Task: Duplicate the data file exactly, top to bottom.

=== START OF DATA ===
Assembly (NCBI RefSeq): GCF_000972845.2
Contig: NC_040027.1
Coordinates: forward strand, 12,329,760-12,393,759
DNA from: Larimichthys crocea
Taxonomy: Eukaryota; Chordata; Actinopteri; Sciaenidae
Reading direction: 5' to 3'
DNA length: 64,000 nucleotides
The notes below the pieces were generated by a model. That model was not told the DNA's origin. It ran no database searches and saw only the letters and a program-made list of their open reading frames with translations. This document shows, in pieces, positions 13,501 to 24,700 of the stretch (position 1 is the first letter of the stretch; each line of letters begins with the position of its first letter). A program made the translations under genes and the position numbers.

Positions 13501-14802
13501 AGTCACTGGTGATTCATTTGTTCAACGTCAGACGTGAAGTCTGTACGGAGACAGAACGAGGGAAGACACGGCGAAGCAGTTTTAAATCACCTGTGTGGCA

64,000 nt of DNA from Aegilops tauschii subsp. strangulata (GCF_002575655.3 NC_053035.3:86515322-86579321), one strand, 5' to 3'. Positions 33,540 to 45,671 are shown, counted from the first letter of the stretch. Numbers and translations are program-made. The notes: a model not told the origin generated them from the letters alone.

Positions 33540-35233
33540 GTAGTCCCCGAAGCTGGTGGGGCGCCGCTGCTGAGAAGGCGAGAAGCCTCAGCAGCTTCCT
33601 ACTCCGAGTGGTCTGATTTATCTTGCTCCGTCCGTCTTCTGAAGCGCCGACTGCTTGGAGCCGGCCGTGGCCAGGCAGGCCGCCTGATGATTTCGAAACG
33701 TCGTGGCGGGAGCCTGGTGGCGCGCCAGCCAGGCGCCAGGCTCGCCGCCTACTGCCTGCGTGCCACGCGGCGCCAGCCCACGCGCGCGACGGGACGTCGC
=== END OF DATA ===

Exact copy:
Assembly (NCBI RefSeq): GCF_000972845.2
Contig: NC_040027.1
Coordinates: forward strand, 12,329,760-12,393,759
DNA from: Larimichthys crocea
Taxonomy: Eukaryota; Chordata; Actinopteri; Sciaenidae
Reading direction: 5' to 3'
DNA length: 64,000 nucleotides
The notes below the pieces were generated by a model. That model was not told the DNA's origin. It ran no database searches and saw only the letters and a program-made list of their open reading frames with translations. This document shows, in pieces, positions 13,501 to 24,700 of the stretch (position 1 is the first letter of the stretch; each line of letters begins with the position of its first letter). A program made the translations under genes and the position numbers.

Positions 13501-14802
13501 AGTCACTGGTGATTCATTTGTTCAACGTCAGACGTGAAGTCTGTACGGAGACAGAACGAGGGAAGACACGGCGAAGCAGTTTTAAATCACCTGTGTGGCA

64,000 nt of DNA from Aegilops tauschii subsp. strangulata (GCF_002575655.3 NC_053035.3:86515322-86579321), one strand, 5' to 3'. Positions 33,540 to 45,671 are shown, counted from the first letter of the stretch. Numbers and translations are program-made. The notes: a model not told the origin generated them from the letters alone.

Positions 33540-35233
33540 GTAGTCCCCGAAGCTGGTGGGGCGCCGCTGCTGAGAAGGCGAGAAGCCTCAGCAGCTTCCT
33601 ACTCCGAGTGGTCTGATTTATCTTGCTCCGTCCGTCTTCTGAAGCGCCGACTGCTTGGAGCCGGCCGTGGCCAGGCAGGCCGCCTGATGATTTCGAAACG
33701 TCGTGGCGGGAGCCTGGTGGCGCGCCAGCCAGGCGCCAGGCTCGCCGCCTACTGCCTGCGTGCCACGCGGCGCCAGCCCACGCGCGCGACGGGACGTCGC